Believe it or not, this year marks the 30th anniversary of the Norwegian band a-ha taking on America and temporarily becoming one of the biggest bands on our shores as a result of their debut album, Hunting High and Low, which earned them a #1 hit on the Billboard Hot 100 with its first single, “Take on Me.”
Oh, right, and you might remember the song’s video, too, what with it being utterly iconic and all:
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We’ve got quite the trifecta of albums being reissued on 180-gram vinyl this week, and even though none of them sound a thing like each other, we can assure you that they’re all quite good in their own right.
Morcheeba, Big Calm: A little bit rock, a little bit dance, and a little bit trip-hop (among various other styles), the music of Morcheeba has always fought an uphill battle in the US, where mainstream audiences have a tendency to prefer their artists to start out sounding a particular way and just kind of stay there. In their native UK, however, they’ve got a strong following that’s netted them several hit records, and if there’s one of their efforts that’s considered to be their signature album, it’s this one, which features the hit singles “Part of the Process,” “Let Me See,” “Shoulder Holster,” and “Blindfold.”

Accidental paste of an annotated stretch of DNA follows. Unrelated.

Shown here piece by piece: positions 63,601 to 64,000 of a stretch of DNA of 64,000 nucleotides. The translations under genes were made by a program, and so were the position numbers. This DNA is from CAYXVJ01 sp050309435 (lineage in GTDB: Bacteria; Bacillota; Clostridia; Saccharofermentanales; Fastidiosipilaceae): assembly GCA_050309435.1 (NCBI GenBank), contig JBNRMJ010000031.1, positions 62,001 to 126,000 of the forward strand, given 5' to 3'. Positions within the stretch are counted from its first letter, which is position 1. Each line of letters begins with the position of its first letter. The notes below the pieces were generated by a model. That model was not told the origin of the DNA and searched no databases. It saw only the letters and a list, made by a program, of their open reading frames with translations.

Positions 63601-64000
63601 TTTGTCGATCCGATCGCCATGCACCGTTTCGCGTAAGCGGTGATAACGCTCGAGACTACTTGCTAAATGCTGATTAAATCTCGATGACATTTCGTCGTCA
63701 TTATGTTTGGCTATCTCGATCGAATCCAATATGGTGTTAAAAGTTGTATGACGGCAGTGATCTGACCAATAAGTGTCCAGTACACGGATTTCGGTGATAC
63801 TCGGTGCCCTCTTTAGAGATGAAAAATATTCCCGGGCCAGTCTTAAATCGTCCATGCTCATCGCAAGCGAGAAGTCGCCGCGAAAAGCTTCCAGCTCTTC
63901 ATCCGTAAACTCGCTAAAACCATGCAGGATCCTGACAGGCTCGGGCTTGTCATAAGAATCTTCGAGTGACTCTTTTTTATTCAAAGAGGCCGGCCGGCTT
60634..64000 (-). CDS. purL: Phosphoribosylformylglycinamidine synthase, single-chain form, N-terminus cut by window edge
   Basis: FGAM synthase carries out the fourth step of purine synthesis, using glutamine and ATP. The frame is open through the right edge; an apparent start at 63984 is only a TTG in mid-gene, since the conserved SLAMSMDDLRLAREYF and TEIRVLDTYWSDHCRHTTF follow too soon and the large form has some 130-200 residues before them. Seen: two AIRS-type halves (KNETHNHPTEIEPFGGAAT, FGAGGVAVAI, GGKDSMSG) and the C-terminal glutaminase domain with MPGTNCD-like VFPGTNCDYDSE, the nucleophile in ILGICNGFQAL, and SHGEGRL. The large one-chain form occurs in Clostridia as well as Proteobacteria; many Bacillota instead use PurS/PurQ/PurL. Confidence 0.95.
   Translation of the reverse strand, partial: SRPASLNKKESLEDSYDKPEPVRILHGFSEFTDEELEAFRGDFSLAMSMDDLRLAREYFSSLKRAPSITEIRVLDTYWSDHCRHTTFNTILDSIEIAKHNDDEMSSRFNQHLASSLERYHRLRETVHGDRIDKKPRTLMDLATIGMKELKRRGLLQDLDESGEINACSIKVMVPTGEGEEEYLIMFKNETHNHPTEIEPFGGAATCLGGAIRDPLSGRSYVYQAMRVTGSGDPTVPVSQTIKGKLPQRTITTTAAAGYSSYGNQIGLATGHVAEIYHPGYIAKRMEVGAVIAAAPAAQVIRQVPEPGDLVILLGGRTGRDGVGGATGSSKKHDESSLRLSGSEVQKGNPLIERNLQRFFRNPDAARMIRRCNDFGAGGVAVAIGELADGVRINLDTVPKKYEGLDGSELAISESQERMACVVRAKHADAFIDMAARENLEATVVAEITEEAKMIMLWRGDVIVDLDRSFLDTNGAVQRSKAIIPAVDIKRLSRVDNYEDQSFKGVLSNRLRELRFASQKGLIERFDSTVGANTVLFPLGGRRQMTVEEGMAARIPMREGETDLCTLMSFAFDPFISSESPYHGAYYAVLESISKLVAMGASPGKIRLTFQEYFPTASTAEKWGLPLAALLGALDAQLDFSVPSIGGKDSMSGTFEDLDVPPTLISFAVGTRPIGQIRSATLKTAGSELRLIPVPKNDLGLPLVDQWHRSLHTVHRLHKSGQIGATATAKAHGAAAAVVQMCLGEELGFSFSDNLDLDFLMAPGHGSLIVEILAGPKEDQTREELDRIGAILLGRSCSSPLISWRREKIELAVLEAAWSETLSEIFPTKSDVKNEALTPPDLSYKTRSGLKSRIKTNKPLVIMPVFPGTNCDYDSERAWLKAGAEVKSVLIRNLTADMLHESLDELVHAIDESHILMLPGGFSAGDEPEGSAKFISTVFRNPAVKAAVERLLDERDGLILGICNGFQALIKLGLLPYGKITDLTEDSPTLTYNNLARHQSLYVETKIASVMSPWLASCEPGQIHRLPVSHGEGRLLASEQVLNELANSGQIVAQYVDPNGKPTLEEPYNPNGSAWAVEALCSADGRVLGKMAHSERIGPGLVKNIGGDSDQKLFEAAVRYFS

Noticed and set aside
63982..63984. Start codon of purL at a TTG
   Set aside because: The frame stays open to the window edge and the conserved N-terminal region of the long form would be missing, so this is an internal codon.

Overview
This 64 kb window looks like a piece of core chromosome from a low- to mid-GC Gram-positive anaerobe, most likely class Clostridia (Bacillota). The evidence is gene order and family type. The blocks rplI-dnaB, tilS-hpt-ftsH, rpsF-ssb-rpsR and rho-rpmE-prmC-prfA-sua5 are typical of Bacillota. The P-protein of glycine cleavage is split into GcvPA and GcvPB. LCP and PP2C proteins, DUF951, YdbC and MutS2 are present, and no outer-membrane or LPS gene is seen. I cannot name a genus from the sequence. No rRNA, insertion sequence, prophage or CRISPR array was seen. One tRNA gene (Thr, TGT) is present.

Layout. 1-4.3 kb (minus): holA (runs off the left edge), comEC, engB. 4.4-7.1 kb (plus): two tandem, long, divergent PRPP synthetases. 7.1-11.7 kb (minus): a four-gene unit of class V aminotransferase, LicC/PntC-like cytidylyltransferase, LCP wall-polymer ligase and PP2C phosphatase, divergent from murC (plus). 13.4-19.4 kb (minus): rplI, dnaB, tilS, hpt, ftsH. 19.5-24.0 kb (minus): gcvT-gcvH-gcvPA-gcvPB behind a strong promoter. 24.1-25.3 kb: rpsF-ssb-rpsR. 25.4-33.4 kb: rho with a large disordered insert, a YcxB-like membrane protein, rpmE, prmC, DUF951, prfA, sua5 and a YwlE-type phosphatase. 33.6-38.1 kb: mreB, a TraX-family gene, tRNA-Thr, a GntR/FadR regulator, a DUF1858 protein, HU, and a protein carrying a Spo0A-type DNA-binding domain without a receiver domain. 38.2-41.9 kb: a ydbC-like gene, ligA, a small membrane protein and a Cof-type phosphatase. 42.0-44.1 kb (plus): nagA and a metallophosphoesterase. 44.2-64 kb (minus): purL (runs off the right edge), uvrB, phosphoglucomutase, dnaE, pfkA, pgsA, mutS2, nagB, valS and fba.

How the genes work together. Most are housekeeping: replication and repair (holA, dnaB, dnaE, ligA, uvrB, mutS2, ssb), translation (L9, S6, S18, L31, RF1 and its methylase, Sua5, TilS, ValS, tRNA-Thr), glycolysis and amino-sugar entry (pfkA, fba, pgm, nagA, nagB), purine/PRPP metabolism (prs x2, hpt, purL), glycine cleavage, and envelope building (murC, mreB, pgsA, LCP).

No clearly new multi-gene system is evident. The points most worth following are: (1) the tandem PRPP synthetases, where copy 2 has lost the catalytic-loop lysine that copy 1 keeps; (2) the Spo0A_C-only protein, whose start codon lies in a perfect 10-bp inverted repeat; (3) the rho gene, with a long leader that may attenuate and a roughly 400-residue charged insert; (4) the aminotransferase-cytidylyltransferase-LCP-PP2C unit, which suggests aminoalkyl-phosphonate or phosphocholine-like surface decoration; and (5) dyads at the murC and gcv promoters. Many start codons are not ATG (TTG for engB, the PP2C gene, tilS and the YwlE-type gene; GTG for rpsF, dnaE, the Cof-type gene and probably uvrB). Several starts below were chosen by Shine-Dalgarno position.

Given how prominent he’s been in recent years – and particularly so at present, what with a new album (No Pier Pressure) and a new movie about his life (Love and Mercy) – it’s sometimes amazing to recall that there was once a time when Brian Wilson was a virtual recluse. It’s true, though: when Wilson released his self-titled debut in 1988, many were staggered by the fact that he was able to successfully make music at all, let alone produce such a wonderful album.
Granted, in retrospect, the Brian Wilson album was made in the midst of Wilson’s time under the care of notorious therapist Eugene Landy, so it’s hard not to wonder what the end result of the effort might’ve been if Landy hadn’t been involved in the recording process. Still, if you’re a longtime fan of Wilson’s work, you can’t deny that the results were wonderful.
Given his lengthy career, it would be disingenuous to suggest that Jeff Beck has never released a classic live album in his time – in fact, he’s had several, the most successful of which have been 1977’s Jeff Beck with the Jan Hammer Group Live and 2008’s Live at Ronnie Scott’s – but they’re few enough and far enough between that the release of a new one is always worthy of celebration.
In other words, it’s time to celebrate, because Live + is here.